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Vendor relationships have a mutual correlation to your organization’s success. If you do well, they do well and if they don’t perform as you need them to, then it will cause you major headaches. Just because you’re doing business with a vendor, doesn’t mean you’re necessarily getting the most out of the relationship. Minor delays can lead to major holdups down the line and poor service can lead to frustration and low morale on your own team.

Difficult vendors are definitely a risk that project managers need to take into consideration and know how to deal with when they arise.

Some signs of difficult vendors:

  • Disinterested or unclear communication
  • Inability to give correct estimates of when deliverables will be completed
  • Work isn’t up to the agreed standard
  • Constant need for revisions and returns
  • Missing agreed deadlines with no warning
  • Lack of follow-up support

Work on your communication

Some vendors may have a bad attitude, others may simply be bad at organizing themselves, whatever the problem is, when managing vendor relationships communication is always key. It’s fine being friendly and sociable when things are going well but when they’re not doing what they’re supposed to. To make sure you are in a position to address issues immediately and respectfully keep communication open and polite and don’t step back from that even if they don’t respond in kind.

Get everything in writing

A sure-fire way to clear up most problems when managing vendor relationships is to get as much as possible down in writing at the start. If the vendor relationship has grown on word-of-mouth but is getting unmanageable, simply state to them that for management or administrative reasons you need to establish the limits and expectations of your cooperation together and ask them for their input and sign-off.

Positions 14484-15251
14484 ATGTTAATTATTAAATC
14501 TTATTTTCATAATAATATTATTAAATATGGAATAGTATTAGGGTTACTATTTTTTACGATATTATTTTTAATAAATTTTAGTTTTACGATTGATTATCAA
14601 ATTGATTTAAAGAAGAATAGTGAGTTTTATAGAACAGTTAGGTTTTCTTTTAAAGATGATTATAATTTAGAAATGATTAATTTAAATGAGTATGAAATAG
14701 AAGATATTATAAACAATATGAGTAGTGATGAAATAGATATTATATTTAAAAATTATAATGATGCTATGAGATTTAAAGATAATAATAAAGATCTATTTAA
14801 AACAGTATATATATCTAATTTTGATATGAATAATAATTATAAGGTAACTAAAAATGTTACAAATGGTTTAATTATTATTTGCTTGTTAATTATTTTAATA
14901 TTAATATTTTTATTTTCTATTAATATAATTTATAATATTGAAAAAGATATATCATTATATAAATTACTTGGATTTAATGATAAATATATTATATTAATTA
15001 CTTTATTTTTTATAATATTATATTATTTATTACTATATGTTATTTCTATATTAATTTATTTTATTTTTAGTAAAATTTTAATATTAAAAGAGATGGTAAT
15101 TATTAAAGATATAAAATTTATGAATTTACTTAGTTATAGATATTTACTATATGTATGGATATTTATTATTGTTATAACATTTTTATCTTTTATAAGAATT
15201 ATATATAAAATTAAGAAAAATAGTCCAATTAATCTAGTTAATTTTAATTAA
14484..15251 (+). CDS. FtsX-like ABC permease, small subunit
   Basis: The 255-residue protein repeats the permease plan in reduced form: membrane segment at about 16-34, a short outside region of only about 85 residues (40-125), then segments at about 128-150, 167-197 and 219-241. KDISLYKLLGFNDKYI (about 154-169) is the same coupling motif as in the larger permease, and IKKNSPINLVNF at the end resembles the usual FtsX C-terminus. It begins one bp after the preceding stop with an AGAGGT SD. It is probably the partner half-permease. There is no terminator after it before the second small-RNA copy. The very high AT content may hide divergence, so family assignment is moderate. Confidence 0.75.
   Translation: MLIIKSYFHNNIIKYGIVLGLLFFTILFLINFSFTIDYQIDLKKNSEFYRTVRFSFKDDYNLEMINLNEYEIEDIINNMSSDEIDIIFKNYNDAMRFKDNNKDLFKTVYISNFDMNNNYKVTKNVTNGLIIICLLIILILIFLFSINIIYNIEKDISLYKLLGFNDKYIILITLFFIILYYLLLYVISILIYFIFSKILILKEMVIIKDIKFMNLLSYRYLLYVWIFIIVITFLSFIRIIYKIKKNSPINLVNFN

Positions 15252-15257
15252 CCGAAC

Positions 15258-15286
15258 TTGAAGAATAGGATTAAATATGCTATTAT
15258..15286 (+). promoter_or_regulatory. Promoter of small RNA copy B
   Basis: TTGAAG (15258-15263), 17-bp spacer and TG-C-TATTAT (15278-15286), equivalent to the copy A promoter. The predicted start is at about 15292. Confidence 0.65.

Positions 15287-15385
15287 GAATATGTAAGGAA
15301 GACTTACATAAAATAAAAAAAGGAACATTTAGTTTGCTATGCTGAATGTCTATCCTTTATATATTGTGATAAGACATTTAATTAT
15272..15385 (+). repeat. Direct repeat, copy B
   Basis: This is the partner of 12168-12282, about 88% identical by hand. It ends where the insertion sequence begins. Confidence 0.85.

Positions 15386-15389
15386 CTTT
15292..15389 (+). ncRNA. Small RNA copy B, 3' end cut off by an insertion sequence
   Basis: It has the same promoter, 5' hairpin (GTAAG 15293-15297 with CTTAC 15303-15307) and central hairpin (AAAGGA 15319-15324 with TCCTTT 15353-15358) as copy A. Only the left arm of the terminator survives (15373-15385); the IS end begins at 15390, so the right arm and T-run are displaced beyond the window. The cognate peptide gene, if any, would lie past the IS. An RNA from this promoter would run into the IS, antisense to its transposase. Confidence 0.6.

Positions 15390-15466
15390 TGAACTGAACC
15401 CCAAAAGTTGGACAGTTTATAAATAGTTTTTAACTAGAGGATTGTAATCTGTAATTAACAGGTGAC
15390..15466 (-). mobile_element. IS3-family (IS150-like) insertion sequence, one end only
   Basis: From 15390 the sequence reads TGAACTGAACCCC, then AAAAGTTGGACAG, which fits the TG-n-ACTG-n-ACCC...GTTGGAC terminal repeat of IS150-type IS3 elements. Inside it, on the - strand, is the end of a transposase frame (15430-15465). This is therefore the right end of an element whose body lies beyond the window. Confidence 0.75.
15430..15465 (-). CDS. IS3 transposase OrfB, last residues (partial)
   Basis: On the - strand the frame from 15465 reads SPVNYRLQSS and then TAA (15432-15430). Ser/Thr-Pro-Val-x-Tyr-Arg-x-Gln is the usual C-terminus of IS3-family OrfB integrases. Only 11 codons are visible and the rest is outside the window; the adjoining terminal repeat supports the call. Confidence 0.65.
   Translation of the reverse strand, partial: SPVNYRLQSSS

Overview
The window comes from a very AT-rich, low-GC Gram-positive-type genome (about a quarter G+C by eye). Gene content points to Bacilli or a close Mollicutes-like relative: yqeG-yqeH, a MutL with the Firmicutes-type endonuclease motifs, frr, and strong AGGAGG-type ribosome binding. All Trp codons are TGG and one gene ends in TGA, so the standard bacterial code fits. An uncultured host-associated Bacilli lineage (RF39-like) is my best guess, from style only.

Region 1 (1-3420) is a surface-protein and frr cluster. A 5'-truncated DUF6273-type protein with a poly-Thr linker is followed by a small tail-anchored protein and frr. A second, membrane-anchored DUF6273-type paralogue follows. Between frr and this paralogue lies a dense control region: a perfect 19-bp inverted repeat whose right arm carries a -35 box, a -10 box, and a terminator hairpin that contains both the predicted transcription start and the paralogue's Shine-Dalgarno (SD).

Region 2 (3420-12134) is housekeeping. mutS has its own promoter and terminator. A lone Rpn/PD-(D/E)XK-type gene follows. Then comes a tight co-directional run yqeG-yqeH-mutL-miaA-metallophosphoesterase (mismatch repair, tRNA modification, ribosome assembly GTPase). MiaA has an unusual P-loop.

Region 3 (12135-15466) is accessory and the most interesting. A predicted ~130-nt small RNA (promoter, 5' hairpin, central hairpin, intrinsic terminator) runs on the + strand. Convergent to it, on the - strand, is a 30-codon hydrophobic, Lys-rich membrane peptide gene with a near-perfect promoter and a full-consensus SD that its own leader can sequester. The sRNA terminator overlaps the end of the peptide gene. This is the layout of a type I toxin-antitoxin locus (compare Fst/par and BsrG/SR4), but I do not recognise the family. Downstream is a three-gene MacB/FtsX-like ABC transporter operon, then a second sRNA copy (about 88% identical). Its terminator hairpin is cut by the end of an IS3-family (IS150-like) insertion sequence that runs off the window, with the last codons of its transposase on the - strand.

Ask them what they need from you

Most vendors don’t set out to be difficult, often they might not know (or care enough to find out) if they aren’t delivering what’s expected of them. To be proactive in this situation ask them directly if there is anything you can do to help, for example defining the terms of your expectations better or assisting them with migrating to a more productive project management system. While it may uncover areas where you can help them to give you what you require, it is also a good way to head off excuses and put the ball back in their court.

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Escalate in a timely manner

How many chances should someone get? How many missed deadlines before you start getting irate? The answers to these questions come down to personal style of course but the old adage, “once is never, twice is always” is a good one to follow for vendor relationships. Don’t let things get out of hand and poor performance to become the norm, recognize an issue when it occurs a second time and escalate your language and/or actions at each subsequent occurrence.

Evaluate if their service is actually the tool or platform you require

When a vendor relationship takes a turn for the worst and there is frustration and acrimony on both sides, it can be a good time to re-evaluate why you actually need them. Not necessarily in the sense of finding a replacement but rather that maybe the frustration is stemming from the fact you are trying to put a square peg in a round hole. Sometimes the service you need and the solution they are providing might seem to match but when you look deeper you are not a good fit as you previously thought.

Don’t be afraid to pull out

Though not exactly a strategy for managing vendor relationships, getting out of the situation is an option that always has to be on the table. At the end of the day you are the client and while that doesn’t mean you should be unreasonable with vendors, it also means you shouldn’t be pushed around and be at the whim of their decisions. If your current vendor can’t supply what you require then you need to find one who can.

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